Archive for February 6, 2017

Windows Exploit Now In The Wild…. Sysadmins Should Worry

Posted in Commentary with tags on February 6, 2017 by itnerd

There’s a new Windows exploit that is now in the wild. What’s scary about it is that Microsoft has not fixed this exploit and there is a proof of concept attack that is now available for it. Here is what CERT had to say:

Microsoft Windows fails to properly handle traffic from a malicious server. In particular, Windows fails to properly handle a specially-crafted server response that contains too many bytes following the structure defined in the SMB2 TREE_CONNECT Response structure. By connecting to a malicious SMB server, a vulnerable Windows client system may crash (BSOD) in mrxsmb20.sys. We have confirmed the crash with fully-patched Windows 10 and Windows 8.1 client systems, as well as the server equivalents of these platforms, Windows Server 2016 and Windows Server 2012 R2.

Note that there are a number of techniques that can be used to trigger a Windows system to connect to an SMB share. Some may require little to no user interaction.

Exploit code for this vulnerability is publicly available.

Let me translate for you. If you have a Windows Server in your environment that serves stuff up to Windows clients (or anything else for that matter such as Macs), it is using the SMB protocol. There’s a bug in the SMB protocol that allows someone with the right skills to perform a denial of service attack on the server by crashing it. Now this is only an issue if you let SMB traffic go from the server or servers in question to the broader Internet. While that’s something that I do not recommend, a lot of companies and individuals with home Network Attached Storage boxes do that. Seeing as there’s no patch at present, blocking outbound SMB traffic is the best way to protect yourself.

Now Microsoft was apparently told about this issue three months ago by security researcher Laurent Gaffie. But they didn’t come up with a fix, thus he went the route of releasing POC attack code on Github. Thus now that it’s in the wild, it will be interesting how fast the folks in Redmond come up with a fix.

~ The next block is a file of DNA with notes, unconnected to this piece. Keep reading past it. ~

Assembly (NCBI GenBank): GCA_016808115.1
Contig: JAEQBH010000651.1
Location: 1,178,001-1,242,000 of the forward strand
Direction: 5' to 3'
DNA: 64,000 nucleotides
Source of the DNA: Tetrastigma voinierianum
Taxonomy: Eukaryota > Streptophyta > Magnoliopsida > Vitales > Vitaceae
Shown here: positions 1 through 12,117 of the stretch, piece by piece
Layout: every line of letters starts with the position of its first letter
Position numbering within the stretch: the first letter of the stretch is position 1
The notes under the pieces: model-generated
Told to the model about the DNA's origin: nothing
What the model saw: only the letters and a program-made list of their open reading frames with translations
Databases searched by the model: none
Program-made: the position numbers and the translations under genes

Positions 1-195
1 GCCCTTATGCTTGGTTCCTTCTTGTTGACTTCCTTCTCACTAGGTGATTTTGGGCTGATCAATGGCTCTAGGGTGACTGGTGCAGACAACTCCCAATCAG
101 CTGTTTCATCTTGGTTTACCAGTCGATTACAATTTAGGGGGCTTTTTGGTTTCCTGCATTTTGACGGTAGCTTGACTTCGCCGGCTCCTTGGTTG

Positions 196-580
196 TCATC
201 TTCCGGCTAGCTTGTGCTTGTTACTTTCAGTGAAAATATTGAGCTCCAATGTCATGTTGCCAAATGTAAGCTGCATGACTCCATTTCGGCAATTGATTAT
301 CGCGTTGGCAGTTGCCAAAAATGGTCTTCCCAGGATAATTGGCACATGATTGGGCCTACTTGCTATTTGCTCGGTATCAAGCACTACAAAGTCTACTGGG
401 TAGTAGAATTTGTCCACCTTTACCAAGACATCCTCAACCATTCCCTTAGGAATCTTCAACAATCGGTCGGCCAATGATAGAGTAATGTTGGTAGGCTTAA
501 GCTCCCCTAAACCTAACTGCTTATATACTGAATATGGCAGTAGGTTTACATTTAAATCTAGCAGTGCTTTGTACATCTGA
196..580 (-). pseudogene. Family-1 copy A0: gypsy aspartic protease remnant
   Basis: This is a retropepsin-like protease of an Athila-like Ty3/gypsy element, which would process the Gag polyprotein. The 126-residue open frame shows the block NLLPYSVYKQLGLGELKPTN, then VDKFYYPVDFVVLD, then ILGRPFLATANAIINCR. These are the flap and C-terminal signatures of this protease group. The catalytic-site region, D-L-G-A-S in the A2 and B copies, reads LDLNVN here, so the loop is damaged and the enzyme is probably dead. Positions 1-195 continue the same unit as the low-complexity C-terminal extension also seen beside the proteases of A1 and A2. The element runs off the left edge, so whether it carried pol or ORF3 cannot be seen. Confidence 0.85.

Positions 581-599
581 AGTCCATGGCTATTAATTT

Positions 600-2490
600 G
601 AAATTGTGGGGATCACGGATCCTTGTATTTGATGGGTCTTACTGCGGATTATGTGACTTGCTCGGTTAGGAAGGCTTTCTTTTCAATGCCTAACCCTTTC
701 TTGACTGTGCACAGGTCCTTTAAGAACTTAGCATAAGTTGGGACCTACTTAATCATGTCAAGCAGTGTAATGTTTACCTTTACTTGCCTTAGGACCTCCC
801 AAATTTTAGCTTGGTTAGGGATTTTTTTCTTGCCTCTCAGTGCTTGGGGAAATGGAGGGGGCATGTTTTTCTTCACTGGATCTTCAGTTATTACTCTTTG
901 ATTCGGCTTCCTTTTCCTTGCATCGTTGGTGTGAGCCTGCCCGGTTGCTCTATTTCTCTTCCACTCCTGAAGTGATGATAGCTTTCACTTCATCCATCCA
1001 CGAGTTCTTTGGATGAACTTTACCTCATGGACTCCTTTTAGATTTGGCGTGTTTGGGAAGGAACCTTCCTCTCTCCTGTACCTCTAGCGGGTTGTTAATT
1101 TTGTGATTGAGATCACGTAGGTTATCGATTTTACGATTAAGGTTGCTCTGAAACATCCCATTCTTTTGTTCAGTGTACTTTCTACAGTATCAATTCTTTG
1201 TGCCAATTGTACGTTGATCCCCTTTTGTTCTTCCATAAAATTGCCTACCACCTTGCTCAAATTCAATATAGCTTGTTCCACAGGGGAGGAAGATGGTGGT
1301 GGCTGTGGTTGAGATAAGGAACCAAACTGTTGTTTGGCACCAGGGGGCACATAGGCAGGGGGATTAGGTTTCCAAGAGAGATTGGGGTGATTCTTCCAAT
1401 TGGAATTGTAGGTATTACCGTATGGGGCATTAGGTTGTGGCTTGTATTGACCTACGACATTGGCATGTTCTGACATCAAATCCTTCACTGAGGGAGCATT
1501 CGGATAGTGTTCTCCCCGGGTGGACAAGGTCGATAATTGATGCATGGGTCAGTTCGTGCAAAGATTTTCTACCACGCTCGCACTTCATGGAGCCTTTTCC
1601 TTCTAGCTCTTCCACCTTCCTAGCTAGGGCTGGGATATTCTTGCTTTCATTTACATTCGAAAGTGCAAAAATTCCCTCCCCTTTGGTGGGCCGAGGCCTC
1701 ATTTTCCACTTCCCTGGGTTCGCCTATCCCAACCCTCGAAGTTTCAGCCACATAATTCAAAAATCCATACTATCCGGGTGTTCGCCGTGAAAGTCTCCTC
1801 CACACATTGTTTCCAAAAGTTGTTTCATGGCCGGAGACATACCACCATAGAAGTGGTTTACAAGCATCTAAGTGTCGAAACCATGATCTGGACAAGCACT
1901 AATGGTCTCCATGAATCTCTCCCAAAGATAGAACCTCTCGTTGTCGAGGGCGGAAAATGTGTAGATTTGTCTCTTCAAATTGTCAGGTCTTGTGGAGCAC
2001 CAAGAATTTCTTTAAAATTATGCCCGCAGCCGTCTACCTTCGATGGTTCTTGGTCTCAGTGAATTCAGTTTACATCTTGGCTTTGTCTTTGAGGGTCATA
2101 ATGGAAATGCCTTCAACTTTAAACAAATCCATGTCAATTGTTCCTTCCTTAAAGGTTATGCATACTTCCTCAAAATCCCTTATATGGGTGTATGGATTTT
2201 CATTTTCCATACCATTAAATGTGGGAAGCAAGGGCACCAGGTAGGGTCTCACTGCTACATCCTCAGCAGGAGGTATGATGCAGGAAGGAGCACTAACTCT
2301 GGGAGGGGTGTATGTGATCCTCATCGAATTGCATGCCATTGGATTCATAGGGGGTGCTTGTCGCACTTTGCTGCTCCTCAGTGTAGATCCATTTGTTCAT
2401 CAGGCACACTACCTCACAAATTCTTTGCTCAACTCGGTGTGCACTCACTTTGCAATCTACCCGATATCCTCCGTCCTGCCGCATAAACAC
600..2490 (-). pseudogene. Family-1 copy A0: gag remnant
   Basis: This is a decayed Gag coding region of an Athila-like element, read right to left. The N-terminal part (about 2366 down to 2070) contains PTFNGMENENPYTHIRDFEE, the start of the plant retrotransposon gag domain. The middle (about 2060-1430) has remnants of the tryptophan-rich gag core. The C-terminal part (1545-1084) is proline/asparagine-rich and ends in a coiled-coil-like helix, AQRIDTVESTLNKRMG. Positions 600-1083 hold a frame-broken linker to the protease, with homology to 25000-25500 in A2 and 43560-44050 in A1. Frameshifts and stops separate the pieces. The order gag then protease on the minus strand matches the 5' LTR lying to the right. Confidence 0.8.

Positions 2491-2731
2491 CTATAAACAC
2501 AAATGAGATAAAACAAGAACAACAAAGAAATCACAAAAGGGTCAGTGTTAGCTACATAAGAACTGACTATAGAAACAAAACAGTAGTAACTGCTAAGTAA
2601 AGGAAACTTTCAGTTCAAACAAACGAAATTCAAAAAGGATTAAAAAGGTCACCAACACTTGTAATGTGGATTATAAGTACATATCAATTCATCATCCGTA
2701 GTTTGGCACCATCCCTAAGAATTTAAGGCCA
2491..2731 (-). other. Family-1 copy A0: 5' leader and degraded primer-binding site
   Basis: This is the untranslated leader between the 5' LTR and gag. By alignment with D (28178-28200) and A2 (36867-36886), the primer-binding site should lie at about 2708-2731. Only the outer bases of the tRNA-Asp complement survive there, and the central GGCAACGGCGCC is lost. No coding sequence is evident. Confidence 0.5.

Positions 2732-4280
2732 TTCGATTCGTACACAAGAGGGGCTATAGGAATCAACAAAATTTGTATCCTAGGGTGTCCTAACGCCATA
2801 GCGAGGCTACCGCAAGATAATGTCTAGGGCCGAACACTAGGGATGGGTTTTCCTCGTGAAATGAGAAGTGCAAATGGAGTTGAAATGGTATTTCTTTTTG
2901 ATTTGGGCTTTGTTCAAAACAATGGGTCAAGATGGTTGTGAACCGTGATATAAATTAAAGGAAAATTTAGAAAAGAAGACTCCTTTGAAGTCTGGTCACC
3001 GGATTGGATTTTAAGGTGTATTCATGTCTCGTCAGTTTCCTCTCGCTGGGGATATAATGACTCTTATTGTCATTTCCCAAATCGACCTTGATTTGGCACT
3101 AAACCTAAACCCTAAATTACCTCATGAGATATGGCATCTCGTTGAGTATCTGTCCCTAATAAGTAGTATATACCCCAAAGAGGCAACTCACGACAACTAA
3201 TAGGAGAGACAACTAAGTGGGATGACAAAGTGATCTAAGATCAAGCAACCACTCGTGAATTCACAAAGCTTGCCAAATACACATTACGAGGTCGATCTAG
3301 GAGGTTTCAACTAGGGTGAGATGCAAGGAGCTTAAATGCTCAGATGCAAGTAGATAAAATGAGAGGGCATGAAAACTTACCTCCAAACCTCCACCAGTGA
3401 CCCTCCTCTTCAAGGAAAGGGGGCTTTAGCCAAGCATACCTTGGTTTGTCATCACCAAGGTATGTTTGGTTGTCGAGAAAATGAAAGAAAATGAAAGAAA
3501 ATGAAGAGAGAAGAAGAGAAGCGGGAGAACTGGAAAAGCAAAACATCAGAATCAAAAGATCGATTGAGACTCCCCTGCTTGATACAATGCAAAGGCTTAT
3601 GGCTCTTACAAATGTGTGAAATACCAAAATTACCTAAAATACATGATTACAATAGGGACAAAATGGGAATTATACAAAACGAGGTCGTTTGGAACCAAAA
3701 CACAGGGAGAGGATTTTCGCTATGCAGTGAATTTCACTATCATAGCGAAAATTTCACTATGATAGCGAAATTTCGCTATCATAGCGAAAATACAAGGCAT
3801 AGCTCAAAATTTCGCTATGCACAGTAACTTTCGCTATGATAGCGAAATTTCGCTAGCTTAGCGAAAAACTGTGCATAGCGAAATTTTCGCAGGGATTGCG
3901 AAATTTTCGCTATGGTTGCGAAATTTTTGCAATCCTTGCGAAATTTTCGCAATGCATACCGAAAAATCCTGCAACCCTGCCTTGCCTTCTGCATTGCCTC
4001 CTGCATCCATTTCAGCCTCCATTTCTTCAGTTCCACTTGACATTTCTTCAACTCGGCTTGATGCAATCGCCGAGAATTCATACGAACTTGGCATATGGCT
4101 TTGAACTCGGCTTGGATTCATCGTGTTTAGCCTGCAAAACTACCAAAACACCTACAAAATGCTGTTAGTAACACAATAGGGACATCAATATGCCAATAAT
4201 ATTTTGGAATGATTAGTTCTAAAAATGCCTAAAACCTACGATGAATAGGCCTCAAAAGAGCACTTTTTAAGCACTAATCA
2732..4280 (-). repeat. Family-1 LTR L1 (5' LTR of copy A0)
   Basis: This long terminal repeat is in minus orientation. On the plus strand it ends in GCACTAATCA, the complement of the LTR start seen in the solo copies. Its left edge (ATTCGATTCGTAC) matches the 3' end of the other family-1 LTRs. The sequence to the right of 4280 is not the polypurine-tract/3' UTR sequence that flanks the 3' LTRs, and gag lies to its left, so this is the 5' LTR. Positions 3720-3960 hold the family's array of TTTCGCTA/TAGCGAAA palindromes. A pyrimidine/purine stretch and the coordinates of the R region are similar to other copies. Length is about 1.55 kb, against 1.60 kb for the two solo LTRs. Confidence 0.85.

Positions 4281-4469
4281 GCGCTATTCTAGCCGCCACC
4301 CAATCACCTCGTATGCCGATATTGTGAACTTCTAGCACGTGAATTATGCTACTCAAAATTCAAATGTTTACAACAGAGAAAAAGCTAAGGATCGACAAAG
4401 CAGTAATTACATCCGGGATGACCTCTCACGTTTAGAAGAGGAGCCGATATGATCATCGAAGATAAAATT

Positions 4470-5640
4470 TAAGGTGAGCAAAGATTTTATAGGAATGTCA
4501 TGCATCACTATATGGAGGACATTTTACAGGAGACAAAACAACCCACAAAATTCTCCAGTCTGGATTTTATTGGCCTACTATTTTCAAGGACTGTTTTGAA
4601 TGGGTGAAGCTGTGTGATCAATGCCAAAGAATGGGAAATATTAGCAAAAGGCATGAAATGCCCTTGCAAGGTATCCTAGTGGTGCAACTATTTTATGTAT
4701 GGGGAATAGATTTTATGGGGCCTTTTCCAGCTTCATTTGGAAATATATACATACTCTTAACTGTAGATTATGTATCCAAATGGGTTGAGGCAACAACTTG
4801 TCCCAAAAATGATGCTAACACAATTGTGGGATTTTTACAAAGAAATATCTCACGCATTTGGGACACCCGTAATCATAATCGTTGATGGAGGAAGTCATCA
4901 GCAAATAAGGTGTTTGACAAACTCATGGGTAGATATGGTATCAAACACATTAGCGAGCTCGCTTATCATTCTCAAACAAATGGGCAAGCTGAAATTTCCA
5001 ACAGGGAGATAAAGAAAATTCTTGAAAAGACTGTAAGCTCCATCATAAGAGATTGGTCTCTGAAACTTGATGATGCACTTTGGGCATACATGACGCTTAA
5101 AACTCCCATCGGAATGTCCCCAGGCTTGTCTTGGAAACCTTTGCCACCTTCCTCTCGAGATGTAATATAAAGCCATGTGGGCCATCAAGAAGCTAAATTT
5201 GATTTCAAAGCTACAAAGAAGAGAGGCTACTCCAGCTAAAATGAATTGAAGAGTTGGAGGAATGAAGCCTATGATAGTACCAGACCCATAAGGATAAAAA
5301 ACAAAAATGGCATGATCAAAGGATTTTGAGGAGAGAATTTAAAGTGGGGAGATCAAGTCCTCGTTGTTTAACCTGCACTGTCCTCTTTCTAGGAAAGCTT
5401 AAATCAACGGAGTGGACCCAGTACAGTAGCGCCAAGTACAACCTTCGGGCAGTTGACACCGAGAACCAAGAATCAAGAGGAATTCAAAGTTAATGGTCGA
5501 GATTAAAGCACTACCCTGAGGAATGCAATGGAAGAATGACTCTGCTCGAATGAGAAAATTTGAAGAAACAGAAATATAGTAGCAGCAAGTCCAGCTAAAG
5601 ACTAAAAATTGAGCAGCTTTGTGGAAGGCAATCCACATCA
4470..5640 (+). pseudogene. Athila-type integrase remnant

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Chrome 56 Now Tells Websites Info About Your Bluetooth Setup

Posted in Commentary with tags on February 6, 2017 by itnerd

When Google released Chrome 56 at the end of January, it touted a major improvement by flagging non HTTPS compliant sites. Which means that you’ll know when you’re going to a potentially unsafe site. That’s a good thing. However it also slipped in something else. Chrome now lets websites ask about users’ Bluetooth devices and harvest information from them through the browser. Now, you have to grant a website access to your Bluetooth gadgets before anything happens.But if you do, it can see everything from your mouse, to your fridge, to anything else that might be connected to your computer via Bluetooth.

Here’s why I have a problem about this.

We’ve now gone beyond having websites scan for what browser or OS you’re running. Now someone, be it a marketing type or a hacker, can find out if you’re have a smart fridge, or Bluetooth trackers, or smart lights in your home. At the very least, these are new avenues for you to be the recipient of targeted marketing. At worst, this opens the doors to hackers who could cause all sorts of chaos. This is an absolutely horrific idea that I hope get binned and quickly.

In the meantime if you get a request to let a website access Bluetooth, your best course of action is to say no. At least until a way to disable this in the browser is found. Your other course of action is to switch browsers, but I suspect that it may not be long before a similar “feature” starts to show up in other browsers.

PSA: Windows & Mac Skype Users Should Update Their Clients ASAP

Posted in Commentary with tags on February 6, 2017 by itnerd

The headline says it all. But the question is why should Windows and Mac users of Skype update at all? The answer is quite simple. If they don’t, they won’t be able to log in. Which means they won’t be able to use the popular messaging client as revealed in a post from late last week:

Skype for Windows desktop (7.16 and below) or Skype for Mac (7.0 to 7.18) will no longer be able to sign in.

Thus if you use Skype, make sure you update today avoid problems tomorrow.